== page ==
The day started with a proverbial bang in the morning, when a message came through on the VH radio that an Ocean Sunfish was lolling about in the sea just off Pen Cristin. I’d just returned from a morning walk, so sprinted up the hill to join Mark and Sian, before locking on to this bizarre creature with my binoculars. I’ve never seen a sunfish, even though they are relatively frequent in British waters, so I was pretty elated to watch one – finally!
Sunfish, or Mola mola, are the World’s heaviest known bony fish (known as ‘Osteichthyes’), and females can reputedly produce some 300 million eggs at a time – more than any other vertebrate. They are mysterious creatures, subsisting primarily on a diet of jellyfish and spending most of their time at depth (>200m) in the ocean. Their periodic appearance at the sea surface is thought to serve several functions: one is to bask in the sun’s insolation as a means of ‘thermal recharging’ (hence the english name ‘Sunfish’), whilst the other is to receive a sort of parasite cleansing from birds like gulls picking off unwanted hitch-hikers from it’s body. Its scientific name is derived from the Latin mola for ‘millstone’, which its grey and circular shape closely resembles.
The conditions during the day were dominated by a fresh north-easterly wind that persisted until the day’s end; by evening there was not a breath of wind, and the temperature rocketed to 20’C under a hazy vista of high cloud.
I spent much of the morning preparing three more tags to deploy on Manx Shearwaters as part of my tracking study into their foraging behaviour. This also entailed finding the perfect burrows with incubating birds inside on which to deploy these tags. Finding the ‘right’ burrow can be tricky! Some of the shearwater’s burrows can be several feet long, and so well out of arm’s reach to attain the bird within; others possess awkward dog-legged turns and jagged obstructions that make it difficult to weave your arm inside; others still contain birds that weren’t even sat on their egg: inexperienced young pairs who haven’t quite got the idea of ‘incubating’ yet!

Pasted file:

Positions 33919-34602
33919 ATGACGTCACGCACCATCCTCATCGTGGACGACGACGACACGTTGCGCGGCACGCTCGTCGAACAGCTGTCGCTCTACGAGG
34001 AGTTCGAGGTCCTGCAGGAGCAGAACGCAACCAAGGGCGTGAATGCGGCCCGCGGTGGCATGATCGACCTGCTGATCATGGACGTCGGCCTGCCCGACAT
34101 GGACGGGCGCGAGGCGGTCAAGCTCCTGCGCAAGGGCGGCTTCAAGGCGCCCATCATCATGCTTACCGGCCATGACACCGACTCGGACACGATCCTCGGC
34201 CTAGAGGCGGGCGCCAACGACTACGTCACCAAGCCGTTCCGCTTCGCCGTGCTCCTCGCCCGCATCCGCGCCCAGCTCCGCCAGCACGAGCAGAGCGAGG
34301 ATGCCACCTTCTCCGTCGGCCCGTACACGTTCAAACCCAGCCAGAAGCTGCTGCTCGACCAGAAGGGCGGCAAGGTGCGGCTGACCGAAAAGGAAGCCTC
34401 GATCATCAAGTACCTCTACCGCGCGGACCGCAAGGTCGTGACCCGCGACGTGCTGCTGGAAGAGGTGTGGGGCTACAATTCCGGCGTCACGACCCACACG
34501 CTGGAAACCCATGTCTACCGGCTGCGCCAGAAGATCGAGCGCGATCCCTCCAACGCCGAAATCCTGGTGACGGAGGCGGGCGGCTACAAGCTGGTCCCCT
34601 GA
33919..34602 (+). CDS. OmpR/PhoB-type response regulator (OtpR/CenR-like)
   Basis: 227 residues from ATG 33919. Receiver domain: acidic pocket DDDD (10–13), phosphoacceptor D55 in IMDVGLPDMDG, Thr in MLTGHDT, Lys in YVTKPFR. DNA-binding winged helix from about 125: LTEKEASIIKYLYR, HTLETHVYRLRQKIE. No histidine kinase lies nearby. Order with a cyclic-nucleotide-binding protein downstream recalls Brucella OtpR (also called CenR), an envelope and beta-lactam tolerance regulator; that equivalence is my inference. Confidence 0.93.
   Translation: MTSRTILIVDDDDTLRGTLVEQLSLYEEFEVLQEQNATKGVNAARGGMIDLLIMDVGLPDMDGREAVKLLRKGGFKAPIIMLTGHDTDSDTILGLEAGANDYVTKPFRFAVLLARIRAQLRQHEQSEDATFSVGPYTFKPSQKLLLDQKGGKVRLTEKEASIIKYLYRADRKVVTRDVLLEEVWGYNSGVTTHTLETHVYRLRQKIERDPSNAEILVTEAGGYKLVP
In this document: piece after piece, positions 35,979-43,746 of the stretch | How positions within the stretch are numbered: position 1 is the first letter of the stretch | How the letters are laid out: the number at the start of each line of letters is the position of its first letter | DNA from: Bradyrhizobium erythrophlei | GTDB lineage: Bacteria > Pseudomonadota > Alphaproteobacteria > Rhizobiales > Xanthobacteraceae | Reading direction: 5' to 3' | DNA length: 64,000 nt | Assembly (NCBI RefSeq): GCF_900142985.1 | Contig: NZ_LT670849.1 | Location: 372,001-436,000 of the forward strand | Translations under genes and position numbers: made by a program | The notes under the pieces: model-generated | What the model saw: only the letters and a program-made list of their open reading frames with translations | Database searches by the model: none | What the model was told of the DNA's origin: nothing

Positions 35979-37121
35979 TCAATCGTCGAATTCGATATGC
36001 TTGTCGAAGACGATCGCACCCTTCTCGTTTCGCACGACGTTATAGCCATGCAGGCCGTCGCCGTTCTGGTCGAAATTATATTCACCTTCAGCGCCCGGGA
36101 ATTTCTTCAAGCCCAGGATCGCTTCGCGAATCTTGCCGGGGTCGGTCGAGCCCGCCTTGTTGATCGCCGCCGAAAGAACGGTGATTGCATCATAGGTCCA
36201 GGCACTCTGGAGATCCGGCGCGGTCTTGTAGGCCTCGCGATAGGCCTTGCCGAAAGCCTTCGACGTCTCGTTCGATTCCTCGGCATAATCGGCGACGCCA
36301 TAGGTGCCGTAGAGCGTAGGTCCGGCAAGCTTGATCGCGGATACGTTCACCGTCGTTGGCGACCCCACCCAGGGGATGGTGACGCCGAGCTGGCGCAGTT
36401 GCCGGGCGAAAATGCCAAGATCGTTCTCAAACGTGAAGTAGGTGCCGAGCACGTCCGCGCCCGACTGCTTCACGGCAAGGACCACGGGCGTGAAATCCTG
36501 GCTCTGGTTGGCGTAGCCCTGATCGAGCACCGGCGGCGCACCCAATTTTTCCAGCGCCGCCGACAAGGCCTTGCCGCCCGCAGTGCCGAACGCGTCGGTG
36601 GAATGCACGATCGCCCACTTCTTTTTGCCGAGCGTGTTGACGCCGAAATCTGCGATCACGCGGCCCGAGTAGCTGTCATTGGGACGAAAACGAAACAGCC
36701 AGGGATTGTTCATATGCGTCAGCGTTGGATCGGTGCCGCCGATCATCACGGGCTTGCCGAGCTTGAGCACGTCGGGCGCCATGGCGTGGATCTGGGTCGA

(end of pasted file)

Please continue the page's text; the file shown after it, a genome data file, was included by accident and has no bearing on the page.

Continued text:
After finding the appropriate study burrows, Steve Stansfield came down to attach the tags onto the birds, with the help of last year’s assistant warden Steffan Walton and his partner Becky – visiting from Sandwich Bay Bird Observatory for a week or so!
A prominent feature of today was the continued movement and arrival of migrant insects…Red Admirals were all over the island, some flying straight in off the sea, whilst others making good use of nectar sources in the island’s gardens; a male Black-tailed Skimmer on Pen Cristin was just the second ever record for Bardsey, whilst two immigrant Red-veined Darters – a scarce species here – were seen too. We also recorded Diamondback Moths and Silver Ys during the day, which are similarly migrant species benefitting from the high pressure system sat over the nearby continent.
The afternoon was spent around the East Side, clambering about Bae Felin’s boulder field in search of auk chicks to ring…we managed to fit BTO rings to some 40 Razorbills and 10 Guillemots, whilst hundreds wheeled with heavy wingbeats overhead. The boulderfield – white-washed with bird guano – also held a handful of gull chicks, and some sweet-smelling clefts in which Storm Petrels were no doubt nesting.
Whilst around in the seabird colonies, we conducted more breeding bird counts of chicks, eggs, nests and adults, whilst also taking pictures of ringed adult auks for re-trapping sightings. All very much valuable data to contribute to the long-term study of the island’s seabird populations, which are currently facing mixed pictures.
Some close-ups of the Razorbill’s rings. It’s really handy to photography the legs and read out the unique alpha-numerical code later on. The right hand bird below is almost as old as me, being ringed in 1998 on Bardsey! Probably in the same colony too…